A local legend claims that Duncan’s real reason for retreating was a botched surveying job. Duncan, so the story goes, was assigned to survey a canal to bring water from the Virgin River, but when it was dug, the canal was found to be useless as its route ran uphill.Another version of the story says it happened in Virgin, and that Duncan retreated to Duncan’s Retreat.
More settlers took the place of the departing pioneers, and by the end of 1862 Duncan’s Retreat had a population of about 70. They planted crops and orchards, producing large harvests in the years the river did not flood. Cotton, corn, wheat, and sorghum grew particularly well. A post office was established here in 1863, and a schoolhouse in 1864. In 1866, when the Black Hawk War caused widespread fear of Indian attacks, the town was evacuated to Virgin, although farmers returned to Duncan’s Retreat each day to work their fields. Residents moved back permanently in 1868.
Farming in Duncan’s Retreat was a difficult life. The fertile land yielded bumper crops in good years, but could be washed away by torrential floods at any time. Of the 11 families living here in 1870, 9 remained in 1880. The next decade was much harsher; by 1891 Duncan’s Retreat was all but deserted. The last known birth in town was in 1895.
All that remains of Duncan’s Retreat is some dead fruit trees, an irrigation ditch, and a few graves on the north side of Utah State Route 9 between Virgin and Grafton.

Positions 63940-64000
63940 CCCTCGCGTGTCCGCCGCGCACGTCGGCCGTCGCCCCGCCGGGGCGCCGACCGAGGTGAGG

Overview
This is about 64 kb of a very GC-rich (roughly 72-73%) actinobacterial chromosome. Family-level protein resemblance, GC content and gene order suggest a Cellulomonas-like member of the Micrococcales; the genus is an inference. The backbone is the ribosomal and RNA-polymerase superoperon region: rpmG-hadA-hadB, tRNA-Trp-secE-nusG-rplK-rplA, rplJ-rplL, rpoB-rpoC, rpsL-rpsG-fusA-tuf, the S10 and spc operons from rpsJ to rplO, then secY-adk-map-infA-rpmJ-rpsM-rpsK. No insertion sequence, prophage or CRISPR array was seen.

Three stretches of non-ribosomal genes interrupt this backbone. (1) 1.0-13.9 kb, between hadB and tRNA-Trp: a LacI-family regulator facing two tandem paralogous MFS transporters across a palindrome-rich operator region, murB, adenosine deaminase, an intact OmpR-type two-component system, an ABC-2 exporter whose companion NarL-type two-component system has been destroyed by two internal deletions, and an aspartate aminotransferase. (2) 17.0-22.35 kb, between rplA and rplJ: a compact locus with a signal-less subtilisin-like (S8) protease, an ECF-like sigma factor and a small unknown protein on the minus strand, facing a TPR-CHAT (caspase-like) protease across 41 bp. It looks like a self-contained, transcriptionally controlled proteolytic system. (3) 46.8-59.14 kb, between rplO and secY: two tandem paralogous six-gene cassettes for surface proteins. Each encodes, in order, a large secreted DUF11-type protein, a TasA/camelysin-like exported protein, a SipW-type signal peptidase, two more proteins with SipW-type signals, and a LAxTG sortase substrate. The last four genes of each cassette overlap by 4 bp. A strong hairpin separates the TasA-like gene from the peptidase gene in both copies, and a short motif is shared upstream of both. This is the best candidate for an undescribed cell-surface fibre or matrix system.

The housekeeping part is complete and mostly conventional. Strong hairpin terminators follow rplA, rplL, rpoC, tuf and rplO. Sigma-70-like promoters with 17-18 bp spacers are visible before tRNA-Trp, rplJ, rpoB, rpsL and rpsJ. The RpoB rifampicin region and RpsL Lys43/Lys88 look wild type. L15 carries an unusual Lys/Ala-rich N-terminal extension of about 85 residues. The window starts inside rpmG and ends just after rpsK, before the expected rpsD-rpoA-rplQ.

In 1858, Nephi Johnson, one of Brigham Young’s scouts, with a party of Indian guides arrived at the mouth of the canyon. Due to superstition, the Indians refused to enter the canyon. Nephi Johnson, alone, followed up river to the Narrows, a place “where the sun is seldom seen,” returning to the mouth at nightfall. Isaac Buhannin, an early settler, seeing the spires remarked, “surely this is God’s first temple and should be called Zion.” William Heaps helped to build homes for the early settlers in the canyon.
The Rockville Bridge spans the east fork of the Virgin River in Rockville. The bridge was built for the National Park Service in 1924 to provide a link between Zion National Park and the North Rim area of Grand Canyon National Park. The new bridge allowed motorists to take a circular tour of the national parks in southern Utah and northern Arizona. The Rockville route was superseded in 1928 by the construction of the Zion-Mount Carmel Highway.
The bridge was designed by the U.S. Bureau of Public Roads for the Park Service, fabricated by the Minneapolis Steel and Machinery Company, and erected by Ogden contractor C.F. Dinsmore. The bridge spans 217 feet in a single span, using a steel twelve-panel Parker through-truss.
The Rockville Bridge was placed on the National Register of Historic Places on August 4, 1995.
Archbishop Joseph S. Alemany of the Diocese of San Francisco asked Father Lawrence Scanlan to settle in the mining town of Silver Reef and minister to the miners and their families. Father Denis Kiely arrived in Utah in 1874 and assisted Father Scanlan in Silver Reef. Fathers Henry T. Hyde, P. O’Conner, and P. Galligan also also served the people in Silver Reef from 1880 to 1882.
In 1879, Father Scanlan established the St. John’s Catholic Church, the Silver Reef Hospital, and St. Mary’s School in Silver Reef.
When the church was first constructed, it didn’t have a tower. But Father Hyde collected money and eventually the tower was erected and a 400 lb bell was installed.